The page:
Once relative outsiders, the Coens have over the years become Oscar favorites, with three of their last four movies (except “Burn After Reading,” but including the decidedly difficult “A Serious Man“) earning Best Picture nominations. They’ve had an extended break since “True Grit,” but “Inside Llewyn Davis,” their film set in the 1960s folk scene starring Oscar Isaac, Carey Mulligan and Justin Timberlake (plus Oscar good luck charm John Goodman), lands later this year. Word from a screening that took place earlier in the month is that the film is golden, but we’re hesitating if only because it was CBS Films that ended up taking the distribution rights. The company have no form to speak of when it comes to the Oscars (they’ve never received a nomination), so we wonder if they have what it takes to push what’s likely to not be the easiest sell all the way. That said, some ruthless campaigning saw them get “Salmon Fishing In The Yemen” multiple Golden Globes nominations, and with the right consultants on board, it could certainly happen.
“The Great Gatsby”
The last few years have seen big, expensive 3D extravaganzas by legendary directors (“Avatar,” “Hugo,” “Life of Pi“) do pretty well at the Oscars, picking up multiple wins and challenging for Best Picture (though none have yet managed it). Warner Bros has two such films, the first perhaps a dicier prospect. “The Great Gatsby” was one of our predictions last year, but we’ve cooled on it a little since, not least because the studio delayed it five months to May 2013. Now, a similar fate befell Baz Lurhmann‘s last Best Picture nominee “Moulin Rouge!” and that didn’t harm it too much, but by taking on such a literary classic, he’s setting himself up for more of a fall, even with a starry cast including Leonardo DiCaprio, Carey Mulligan and Tobey Maguire. We hope Luhrmann will pull it off, and if he does, this could be a serious challenger, but it’s more execution-dependent than many of these other possibilities.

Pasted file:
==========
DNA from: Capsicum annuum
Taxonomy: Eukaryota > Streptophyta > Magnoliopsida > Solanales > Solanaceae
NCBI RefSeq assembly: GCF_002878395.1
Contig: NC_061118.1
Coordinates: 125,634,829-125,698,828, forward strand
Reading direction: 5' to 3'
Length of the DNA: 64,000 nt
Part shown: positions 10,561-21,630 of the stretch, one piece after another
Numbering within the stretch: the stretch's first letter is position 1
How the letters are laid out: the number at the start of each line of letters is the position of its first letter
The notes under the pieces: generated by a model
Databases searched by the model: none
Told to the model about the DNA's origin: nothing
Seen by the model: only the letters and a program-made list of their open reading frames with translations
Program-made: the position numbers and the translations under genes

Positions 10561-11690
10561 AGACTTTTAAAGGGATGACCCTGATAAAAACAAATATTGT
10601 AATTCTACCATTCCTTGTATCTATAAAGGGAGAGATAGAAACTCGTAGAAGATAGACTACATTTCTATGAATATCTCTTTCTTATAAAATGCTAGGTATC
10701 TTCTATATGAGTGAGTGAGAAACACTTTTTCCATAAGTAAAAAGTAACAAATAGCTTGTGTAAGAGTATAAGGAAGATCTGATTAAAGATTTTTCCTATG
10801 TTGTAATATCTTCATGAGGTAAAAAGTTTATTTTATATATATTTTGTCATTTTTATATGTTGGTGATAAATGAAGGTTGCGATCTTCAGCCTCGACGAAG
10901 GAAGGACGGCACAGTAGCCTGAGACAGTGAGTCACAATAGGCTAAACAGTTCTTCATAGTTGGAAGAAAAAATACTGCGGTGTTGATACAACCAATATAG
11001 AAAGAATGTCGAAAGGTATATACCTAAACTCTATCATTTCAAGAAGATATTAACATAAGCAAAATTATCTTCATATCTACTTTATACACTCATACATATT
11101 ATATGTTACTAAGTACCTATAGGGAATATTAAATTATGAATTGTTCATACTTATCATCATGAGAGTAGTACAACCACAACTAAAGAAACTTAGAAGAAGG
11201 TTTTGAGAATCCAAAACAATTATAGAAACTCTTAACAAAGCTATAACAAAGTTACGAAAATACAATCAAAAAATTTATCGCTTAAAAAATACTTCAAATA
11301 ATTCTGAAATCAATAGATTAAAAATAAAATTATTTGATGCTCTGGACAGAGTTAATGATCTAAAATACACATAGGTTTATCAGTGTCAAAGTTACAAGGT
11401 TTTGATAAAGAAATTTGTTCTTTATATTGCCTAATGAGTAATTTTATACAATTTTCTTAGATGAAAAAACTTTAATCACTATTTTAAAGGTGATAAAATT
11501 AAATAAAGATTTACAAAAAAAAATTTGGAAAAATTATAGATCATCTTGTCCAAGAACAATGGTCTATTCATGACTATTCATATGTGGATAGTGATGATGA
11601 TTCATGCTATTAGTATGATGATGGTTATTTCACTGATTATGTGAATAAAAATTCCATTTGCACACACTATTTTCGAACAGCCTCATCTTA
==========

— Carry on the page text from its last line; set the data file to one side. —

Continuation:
Warner Brothers’ other big 3D film at this point is “Gravity,” the belated return of Alfonso Cuaron, which sees Oscar favorites Sandra Bullock and George Clooney stranded in space after their station and ride home are destroyed in a meteorite shower. Much-anticipated despite an eleven-month delay, the film apparently has lengthy takes and impressive effects, and if Cuaron can pull off his script (and there’s little reason to think he won’t), it should be gripping and awe-inspiring. And Warners seem to think there’s hope for it, setting it for an October release date analogous with the date “Argo” landed last year. But will it be read as arty Best Picture potential, or a shiny entertainment-only blockbuster? This writer thinks that, with Bullock and Clooney fronting it, it’s going to be more of the former, but there’s some disagreement in the team to that effect. Let’s also remember WB released “Cloud Atlas” — another starry, high concept slice of sci-fi — in the same frame, and it went nowhere…